Work is changing. A job for life doesn’t exist anymore. But that doesn’t mean we can’t have better pay, job security and the ability to balance work, family and other commitments. Too many are underpaid, and wages aren’t keeping up with the cost of living, especially for young workers and young families. People need a pay rise.
Labour will guarantee everyone the right to be represented at work by a trade union, and employers will be required to negotiate with their employee’s representatives. This system, collective bargaining, is the norm across Europe and it underpins the productivity and resilience of the Northern European economies. We will ensure a right of access for trade union representatives to workplaces, including through constitutional change if required.
Labour will raise the minimum wage to be a real living wage, within three years. The Low Pay Commission will have the role of setting out how the minimum wage will remain above two-thirds of median income (as it was originally in 2000) and sufficient to provide a minimum essential standard of living.
Labour will tackle the gig economy. We will eliminate bogus self-employment and ‘if and when’ arrangements and we will enforce a right to certainty of working hours for people in precarious employment. We will introduce measures to protect against victimisation.
Labour will strengthen measures to prevent the exploitation of migrant workers.
Labour will fully implement the employment strategy for people with disabilities, and will develop incentives and supports so that more employers take on workers with disabilities. These measures will include grants for work space adjustments and training. Ireland lags behind many European countries in getting people with disabilities into employment. This policy has the potential to immensely improve people’s quality of life and their financial independence, while also reducing poverty and the need for social protection payments. This strategy will include specific measures on neurodiversity.
Labour will implement a National Flexible Working Strategy, working with trade unions and employers at the National Economic and Social Council. The strategy will develop good practice standards for permitting people to work from home or from other locations. The strategy will pay particular attention to the gender dimension of work-life balance, given that women are still disproportionately the primary caregivers for children. Labour will give full effect to the new Work-Life Balance Directive.
Labour will introduce a right to flexible working hours where an employer only has to make a reasonable adjustment to allow for them, to reduce stress and wasted time from commuting, and to facilitate work-life balance for parents and carers in particular.
Labour will introduce two new public holidays, to bring Ireland up to the European average of 11 paid public holidays.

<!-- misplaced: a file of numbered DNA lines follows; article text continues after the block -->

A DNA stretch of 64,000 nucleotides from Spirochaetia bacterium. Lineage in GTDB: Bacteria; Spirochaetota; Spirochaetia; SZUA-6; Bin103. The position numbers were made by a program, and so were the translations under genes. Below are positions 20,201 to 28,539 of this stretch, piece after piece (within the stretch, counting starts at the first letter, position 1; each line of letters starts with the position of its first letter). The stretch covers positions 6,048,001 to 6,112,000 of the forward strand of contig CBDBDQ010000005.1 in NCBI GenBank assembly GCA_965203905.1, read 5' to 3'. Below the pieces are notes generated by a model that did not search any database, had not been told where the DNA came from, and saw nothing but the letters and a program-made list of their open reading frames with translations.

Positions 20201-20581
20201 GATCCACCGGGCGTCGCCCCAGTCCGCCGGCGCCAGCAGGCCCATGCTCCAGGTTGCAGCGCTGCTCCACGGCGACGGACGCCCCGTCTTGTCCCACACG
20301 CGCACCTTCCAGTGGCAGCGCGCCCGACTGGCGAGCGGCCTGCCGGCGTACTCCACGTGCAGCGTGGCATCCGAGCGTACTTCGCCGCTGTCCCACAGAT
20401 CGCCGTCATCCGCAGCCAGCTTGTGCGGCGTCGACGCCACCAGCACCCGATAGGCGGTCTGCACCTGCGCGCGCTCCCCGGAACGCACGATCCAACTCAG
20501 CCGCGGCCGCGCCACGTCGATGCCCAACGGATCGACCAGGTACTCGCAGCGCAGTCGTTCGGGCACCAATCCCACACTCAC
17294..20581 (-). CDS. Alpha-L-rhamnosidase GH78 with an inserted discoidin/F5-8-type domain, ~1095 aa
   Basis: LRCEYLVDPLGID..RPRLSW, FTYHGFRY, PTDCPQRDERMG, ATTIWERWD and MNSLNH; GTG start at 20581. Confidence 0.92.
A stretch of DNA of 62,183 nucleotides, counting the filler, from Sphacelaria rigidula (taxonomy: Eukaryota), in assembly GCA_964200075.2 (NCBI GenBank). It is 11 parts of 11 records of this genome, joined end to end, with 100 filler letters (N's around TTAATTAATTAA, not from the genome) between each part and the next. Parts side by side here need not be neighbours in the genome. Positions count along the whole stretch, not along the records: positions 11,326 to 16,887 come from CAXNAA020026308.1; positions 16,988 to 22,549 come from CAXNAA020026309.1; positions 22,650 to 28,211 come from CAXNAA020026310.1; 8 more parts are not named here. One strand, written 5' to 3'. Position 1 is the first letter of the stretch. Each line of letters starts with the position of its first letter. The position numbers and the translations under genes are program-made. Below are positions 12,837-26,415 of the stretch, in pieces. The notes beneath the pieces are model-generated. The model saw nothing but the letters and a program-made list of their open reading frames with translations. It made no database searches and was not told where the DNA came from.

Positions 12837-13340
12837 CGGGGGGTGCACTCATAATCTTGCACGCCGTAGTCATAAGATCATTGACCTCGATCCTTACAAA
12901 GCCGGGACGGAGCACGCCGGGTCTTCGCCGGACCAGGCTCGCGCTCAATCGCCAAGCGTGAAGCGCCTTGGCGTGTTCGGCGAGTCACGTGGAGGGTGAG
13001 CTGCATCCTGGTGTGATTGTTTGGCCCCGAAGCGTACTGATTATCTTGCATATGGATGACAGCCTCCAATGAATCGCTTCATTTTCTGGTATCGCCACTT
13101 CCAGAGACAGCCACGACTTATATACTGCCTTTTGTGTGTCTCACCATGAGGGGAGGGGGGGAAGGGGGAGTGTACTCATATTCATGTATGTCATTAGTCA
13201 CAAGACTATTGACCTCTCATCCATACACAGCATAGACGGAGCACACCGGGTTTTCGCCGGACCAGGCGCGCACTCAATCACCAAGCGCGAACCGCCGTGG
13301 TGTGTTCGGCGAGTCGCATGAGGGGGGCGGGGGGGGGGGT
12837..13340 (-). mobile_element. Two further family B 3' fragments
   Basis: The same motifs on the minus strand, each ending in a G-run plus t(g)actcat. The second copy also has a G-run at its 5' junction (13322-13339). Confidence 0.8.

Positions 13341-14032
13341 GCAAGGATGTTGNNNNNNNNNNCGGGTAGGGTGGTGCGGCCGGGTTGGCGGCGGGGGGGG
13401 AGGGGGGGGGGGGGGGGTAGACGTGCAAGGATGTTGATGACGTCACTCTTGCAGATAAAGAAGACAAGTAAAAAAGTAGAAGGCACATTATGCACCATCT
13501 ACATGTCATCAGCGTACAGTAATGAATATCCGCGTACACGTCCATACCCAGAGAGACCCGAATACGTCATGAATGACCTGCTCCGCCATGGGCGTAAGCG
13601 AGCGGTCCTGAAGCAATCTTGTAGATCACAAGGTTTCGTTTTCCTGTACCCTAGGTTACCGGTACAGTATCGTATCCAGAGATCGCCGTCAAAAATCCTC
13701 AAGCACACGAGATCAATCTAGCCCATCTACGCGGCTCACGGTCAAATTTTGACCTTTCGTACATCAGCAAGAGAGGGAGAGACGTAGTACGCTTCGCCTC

Labour will review the evidence for a shorter working week without loss of pay, including approaches such as the six-hour day and the four-day week, and we will implement findings that are consistent with good work-life balance, high productivity and safeguarding worker’s pay levels.
Labour will implement a right for employees to switch off from work email and phone calls when outside of work hours and when not compensated for this extra activity.
Labour will provide an incentive for employers to end compulsory retirement at 65 in employment contracts, and allow people to work until the State Pension age or longer. For the lifetime of the next government, employers will not have to pay employers’ PRSI for workers aged 65 or over.
Labour will oblige all public bodies and all organisations in receipt of public money to implement Labour Court recommendations.
Labour will ensure our industrial relations mechanisms are sufficiently resourced, including the Labour Court and the Workplace Relations Commission. Labour will strengthen the systems by which work conditions are monitored and enforced, to root out bad employment practice and failure to comply with legal standards. Labour will enforce measures to prevent and stop workplace bullying.
Labour will restore tax relief for trade union membership on the same basis as professional association fees.
Labour will implement a right to lifelong learning, working with trade unions and employers at the National Economic and Social Council, and with public agencies like Solas. Employers will be given incentives to ensure that all employees have access to in-work training and learning opportunities. This policy is designed to offset Ireland’s low uptake of in-work training and education. Labour will consult with organisations like the Irish National Organisation for the Unemployed (INOU) to ensure training is aligned with people’s needs.
Labour will remove the ability of employers’ groups or trade unions to block a decision on a sectoral wage agreement, by changing the law on Joint Labour Committees so that they are not prevented from meeting if either party refuses to attend.
Labour will provide protections for workers who miss work in extreme weather conditions.
Labour will require businesses and public agencies with 50 or more employees to publish their gender pay gap in their annual reports, as well as the remuneration of top executives and the gender breakdown of company directors.
Labour will prevent a repeat of the situation that left the taxpayer to pay for Clerys workers redundancy payments, while the assets were stripped. We will change the Companies Act to allow the debts of a company in liquidation, including unpaid wages, to be recovered from associated companies in a group. We will amend the legislation to cover informal or “deemed” insolvencies where the employer has ceased trading or where payments to employees have ceased for six weeks or more.